CLoCK study

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The CLoCk study or Non-hospitalised Children & young people (CYP) with Long Covid is a British Long COVID study announced in February 2021.[1] Led by Professor Sir Terence Stephenson as PI, this research project is intended to identify long COVID symptoms in non-hospitalised children and young people, evaluate risk and prevalence, and establish a medical diagnosis for the condition. The study will enroll 6,000 children and young people, divided into one group of 3,000 who have tested positive for COVID-19 and one group of 3,000 who have not. Participants will be asked to assess their physical and mental problems at regular intervals up to 24 months after infection.[2] Results are expected to be published, made available to participants, and used to inform NHS health policy and individual medical practice.[3]

Funding[edit | edit source]

In 2021, the CLoCk study was awarded £1.36 million in funding by the National Institute for Health Research.[1][4]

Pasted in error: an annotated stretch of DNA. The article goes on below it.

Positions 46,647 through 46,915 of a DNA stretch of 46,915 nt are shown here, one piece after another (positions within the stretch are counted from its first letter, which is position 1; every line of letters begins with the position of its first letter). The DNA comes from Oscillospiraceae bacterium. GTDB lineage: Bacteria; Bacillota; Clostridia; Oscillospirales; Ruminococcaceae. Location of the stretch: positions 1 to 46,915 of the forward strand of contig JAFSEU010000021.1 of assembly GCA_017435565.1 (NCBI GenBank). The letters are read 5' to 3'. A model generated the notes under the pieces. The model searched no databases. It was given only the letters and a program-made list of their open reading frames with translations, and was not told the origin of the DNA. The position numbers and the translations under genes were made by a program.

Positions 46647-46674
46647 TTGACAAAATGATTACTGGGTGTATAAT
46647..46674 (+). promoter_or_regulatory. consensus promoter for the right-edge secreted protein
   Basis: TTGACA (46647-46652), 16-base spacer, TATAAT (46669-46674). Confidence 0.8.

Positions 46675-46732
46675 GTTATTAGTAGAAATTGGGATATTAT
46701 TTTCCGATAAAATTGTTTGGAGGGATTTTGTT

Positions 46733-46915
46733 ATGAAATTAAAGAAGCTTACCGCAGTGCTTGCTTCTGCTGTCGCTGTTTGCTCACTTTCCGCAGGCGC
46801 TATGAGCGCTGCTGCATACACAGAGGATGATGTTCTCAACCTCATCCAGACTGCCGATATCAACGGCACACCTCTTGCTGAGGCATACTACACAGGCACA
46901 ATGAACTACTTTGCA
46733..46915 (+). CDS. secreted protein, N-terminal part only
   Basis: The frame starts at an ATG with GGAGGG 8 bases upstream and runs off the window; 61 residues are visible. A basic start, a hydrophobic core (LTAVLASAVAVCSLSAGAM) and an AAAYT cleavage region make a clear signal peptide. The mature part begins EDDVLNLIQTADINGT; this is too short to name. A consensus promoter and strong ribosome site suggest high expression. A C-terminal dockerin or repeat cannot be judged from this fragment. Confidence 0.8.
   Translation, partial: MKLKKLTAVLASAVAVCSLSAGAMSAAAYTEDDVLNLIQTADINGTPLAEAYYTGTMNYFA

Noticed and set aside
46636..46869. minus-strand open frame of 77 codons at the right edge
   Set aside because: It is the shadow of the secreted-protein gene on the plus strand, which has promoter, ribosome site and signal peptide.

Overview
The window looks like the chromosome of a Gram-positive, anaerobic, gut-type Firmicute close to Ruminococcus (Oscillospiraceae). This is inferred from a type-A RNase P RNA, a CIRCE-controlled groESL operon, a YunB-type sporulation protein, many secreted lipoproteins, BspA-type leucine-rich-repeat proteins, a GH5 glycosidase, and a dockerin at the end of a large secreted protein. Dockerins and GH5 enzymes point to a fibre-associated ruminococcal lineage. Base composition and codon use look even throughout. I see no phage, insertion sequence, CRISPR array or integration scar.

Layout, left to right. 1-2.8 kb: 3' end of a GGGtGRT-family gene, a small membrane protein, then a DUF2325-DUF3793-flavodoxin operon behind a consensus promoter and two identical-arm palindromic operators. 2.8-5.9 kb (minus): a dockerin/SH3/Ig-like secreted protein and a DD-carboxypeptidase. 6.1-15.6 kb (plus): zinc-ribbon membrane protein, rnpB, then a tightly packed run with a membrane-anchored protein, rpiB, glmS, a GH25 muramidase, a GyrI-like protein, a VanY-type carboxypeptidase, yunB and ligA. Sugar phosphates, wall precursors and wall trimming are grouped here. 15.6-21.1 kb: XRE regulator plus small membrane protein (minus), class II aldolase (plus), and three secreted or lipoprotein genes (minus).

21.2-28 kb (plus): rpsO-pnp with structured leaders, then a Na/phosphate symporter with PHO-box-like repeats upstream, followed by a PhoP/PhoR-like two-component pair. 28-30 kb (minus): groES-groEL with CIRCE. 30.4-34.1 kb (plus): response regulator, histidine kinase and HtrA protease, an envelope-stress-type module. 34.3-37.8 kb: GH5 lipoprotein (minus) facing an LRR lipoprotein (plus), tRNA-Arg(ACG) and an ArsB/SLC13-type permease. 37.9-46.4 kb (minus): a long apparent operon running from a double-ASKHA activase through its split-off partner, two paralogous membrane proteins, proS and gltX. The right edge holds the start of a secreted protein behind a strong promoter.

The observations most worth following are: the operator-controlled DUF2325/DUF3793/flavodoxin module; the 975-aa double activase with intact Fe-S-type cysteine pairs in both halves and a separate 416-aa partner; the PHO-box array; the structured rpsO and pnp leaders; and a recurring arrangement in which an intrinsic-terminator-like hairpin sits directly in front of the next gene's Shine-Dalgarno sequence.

Results[edit | edit source]

None published yet.

Talks and interviews[edit | edit source]

News and articles[edit | edit source]

Criticism[edit | edit source]

Investigators[edit | edit source]

Online presence[edit | edit source]

  • PubMed
  • Twitter
  • Facebook
  • Website
  • YouTube
  • Address: clinic/lab-address-goes-here

See also[edit | edit source]

Learn more[edit | edit source]

References[edit | edit source]

  1. 1.0 1.1 "Research into the longer term effects of COVID-19 in non-hospitalised individuals- Funding Panel Meeting Minutes". www.nihr.ac.uk. Retrieved February 28, 2021.
  2. "£18.5 million awarded to new research projects to understand and treat long COVID". www.nihr.ac.uk. Retrieved March 9, 2021.
  3. "£18.5 million to tackle long COVID through research". GOV.UK. Retrieved March 9, 2021.
  4. University College London (February 17, 2021). "UCL researchers lead £11m projects to investigate Long Covid". UCL News. Retrieved February 28, 2021.

The information provided at this site is not intended to diagnose or treat any illness.
From MEpedia, a crowd-sourced encyclopedia of ME and CFS science and history.